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Publication numberUS7215807 B2
Publication typeGrant
Application numberUS 11/190,220
Publication dateMay 8, 2007
Filing dateJul 26, 2005
Priority dateOct 26, 1999
Fee statusPaid
Also published asEP1096249A2, EP1096249A3, EP1096249B1, US6950545, US20050259861
Publication number11190220, 190220, US 7215807 B2, US 7215807B2, US-B2-7215807, US7215807 B2, US7215807B2
InventorsMineo Nomoto, Daiske Katsuta, Toshio Asano, Kaoru Sakai, Tetsuo Taguchi, Isao Tanaka
Original AssigneeHitachi, Ltd.
Export CitationBiBTeX, EndNote, RefMan
External Links: USPTO, USPTO Assignment, Espacenet
Nondestructive inspection method and apparatus
US 7215807 B2
Abstract
The present invention relates to a method for inspecting a crack in a metal surface or the like, and, particularly, to an inspection method and apparatus for nondestructive inspection such as liquid penetrant inspection and magnetic particle testing. The present invention provides a flaw inspection method that essentially comprises the steps of illuminating a surface of a sample to be inspected, obtaining an image of the surface, characterizing a potential flaw on the inspected surface by processing the obtained image, displaying an image of the potential flaw, verifying that the potential flaw is a true flaw, and storing an image of the verified flaw in memory.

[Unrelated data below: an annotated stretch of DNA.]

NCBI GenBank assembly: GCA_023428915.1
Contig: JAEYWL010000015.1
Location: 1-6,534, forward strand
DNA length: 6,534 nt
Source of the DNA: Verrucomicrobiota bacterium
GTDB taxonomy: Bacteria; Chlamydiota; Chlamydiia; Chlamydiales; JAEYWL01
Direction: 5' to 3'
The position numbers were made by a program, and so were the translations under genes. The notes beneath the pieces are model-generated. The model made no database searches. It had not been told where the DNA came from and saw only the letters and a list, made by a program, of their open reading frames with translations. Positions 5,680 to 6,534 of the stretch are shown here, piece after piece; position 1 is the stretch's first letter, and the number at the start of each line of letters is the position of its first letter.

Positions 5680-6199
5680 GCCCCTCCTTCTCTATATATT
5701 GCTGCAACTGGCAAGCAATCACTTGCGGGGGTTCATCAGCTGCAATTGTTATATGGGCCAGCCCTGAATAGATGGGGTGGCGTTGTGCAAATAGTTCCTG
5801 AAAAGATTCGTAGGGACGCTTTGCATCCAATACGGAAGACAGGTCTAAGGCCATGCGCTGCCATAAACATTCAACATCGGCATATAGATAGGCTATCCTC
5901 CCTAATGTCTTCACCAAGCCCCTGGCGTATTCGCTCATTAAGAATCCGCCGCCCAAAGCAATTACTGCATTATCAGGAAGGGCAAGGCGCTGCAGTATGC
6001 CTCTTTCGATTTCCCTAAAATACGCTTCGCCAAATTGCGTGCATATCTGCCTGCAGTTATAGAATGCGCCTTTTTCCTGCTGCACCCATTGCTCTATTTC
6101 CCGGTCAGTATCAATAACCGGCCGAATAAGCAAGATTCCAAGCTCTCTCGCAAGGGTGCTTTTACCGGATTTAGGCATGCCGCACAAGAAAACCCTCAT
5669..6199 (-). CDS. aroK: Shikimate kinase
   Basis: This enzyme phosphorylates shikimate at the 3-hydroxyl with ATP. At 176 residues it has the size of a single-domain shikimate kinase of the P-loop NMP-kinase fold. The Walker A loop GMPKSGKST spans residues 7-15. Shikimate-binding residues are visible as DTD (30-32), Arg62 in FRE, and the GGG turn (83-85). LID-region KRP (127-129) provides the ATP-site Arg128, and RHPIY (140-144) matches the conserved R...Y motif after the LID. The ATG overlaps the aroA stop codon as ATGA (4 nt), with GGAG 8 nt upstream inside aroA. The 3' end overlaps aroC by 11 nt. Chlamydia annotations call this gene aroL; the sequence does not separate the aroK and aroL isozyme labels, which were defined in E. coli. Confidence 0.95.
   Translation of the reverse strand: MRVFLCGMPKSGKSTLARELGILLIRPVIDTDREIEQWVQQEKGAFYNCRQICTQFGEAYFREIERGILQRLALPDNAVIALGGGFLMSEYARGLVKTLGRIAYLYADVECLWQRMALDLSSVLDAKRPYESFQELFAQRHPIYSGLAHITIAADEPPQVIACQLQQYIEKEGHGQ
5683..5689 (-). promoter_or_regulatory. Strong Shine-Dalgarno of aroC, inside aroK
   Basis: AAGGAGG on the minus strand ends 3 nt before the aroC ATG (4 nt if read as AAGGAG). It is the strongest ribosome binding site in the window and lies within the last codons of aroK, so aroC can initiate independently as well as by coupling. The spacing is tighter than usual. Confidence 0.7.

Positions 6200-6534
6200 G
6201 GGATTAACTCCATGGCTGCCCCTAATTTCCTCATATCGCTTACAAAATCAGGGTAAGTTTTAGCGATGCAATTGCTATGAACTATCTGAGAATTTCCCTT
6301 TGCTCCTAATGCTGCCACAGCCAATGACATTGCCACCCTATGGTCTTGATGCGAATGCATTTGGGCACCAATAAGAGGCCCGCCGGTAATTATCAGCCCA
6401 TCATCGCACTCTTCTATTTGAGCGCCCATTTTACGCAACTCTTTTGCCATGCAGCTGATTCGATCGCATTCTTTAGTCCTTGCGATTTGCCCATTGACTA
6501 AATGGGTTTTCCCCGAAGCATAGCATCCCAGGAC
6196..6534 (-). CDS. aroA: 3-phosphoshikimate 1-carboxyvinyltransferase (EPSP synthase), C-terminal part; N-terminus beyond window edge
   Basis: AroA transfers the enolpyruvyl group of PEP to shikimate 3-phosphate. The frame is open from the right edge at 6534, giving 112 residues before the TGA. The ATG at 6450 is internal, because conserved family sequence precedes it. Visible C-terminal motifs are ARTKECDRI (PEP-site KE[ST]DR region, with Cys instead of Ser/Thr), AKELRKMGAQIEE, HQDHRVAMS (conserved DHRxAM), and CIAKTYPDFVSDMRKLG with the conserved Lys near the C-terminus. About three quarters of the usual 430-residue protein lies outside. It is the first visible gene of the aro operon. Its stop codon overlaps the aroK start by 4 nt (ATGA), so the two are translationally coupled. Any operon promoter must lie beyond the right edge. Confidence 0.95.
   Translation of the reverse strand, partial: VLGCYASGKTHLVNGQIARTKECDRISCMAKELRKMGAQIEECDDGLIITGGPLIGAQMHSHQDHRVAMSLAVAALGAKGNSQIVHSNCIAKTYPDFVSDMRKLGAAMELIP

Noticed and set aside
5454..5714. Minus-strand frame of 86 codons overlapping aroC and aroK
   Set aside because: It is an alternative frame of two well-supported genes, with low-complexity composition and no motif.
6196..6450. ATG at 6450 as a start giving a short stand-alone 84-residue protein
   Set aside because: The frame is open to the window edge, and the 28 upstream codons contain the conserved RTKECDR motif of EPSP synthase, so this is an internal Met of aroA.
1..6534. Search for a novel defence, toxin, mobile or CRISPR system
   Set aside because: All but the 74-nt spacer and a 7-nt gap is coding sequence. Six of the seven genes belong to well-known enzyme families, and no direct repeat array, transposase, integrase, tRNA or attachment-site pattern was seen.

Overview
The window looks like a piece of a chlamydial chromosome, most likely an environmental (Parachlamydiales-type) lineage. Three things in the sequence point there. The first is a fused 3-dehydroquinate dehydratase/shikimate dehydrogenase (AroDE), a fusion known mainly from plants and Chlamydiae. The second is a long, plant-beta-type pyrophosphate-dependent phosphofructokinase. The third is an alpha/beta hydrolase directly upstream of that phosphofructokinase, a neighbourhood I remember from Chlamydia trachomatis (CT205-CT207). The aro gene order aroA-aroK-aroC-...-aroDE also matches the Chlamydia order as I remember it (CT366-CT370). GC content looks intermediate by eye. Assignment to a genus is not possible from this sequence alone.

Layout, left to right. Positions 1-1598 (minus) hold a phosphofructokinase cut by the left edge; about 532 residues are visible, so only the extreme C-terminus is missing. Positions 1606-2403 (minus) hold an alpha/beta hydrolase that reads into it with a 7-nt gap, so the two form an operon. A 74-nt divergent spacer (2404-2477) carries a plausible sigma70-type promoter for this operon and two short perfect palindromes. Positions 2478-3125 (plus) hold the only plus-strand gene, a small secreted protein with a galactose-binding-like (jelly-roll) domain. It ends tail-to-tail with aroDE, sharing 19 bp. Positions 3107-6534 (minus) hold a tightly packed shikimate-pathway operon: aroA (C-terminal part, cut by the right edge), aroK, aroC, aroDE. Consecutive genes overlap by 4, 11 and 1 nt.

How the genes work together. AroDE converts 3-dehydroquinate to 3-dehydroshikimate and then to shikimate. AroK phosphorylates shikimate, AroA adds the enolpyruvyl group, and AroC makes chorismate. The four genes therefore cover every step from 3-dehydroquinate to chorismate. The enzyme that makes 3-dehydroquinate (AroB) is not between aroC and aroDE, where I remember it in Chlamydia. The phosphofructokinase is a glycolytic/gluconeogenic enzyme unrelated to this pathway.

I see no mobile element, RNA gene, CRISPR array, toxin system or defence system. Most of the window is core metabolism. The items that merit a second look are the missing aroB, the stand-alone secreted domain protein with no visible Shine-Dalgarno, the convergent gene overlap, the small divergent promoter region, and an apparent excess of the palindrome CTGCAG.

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Claims(10)
1. A method of liquid penetrant testing, comprising the steps of:
illuminating a surface of a sample to be inspected with polarized light;
picking up an image of the surface illuminated with the polarized light by a color camera;
processing said image picked up in the obtaining step;
storing an image processed in the processing step in a memory; and
displaying said image stored in said memory,
wherein, in the step of obtaining, said image of said surface is picked up by said color camera over plural visual field,
wherein, in the step of processing, said image is processed by calibrating said image by using a parameter which is calculated from data of an image of a color chart for calibration which contains white, red and plural colors between white and red picked up by said color camera.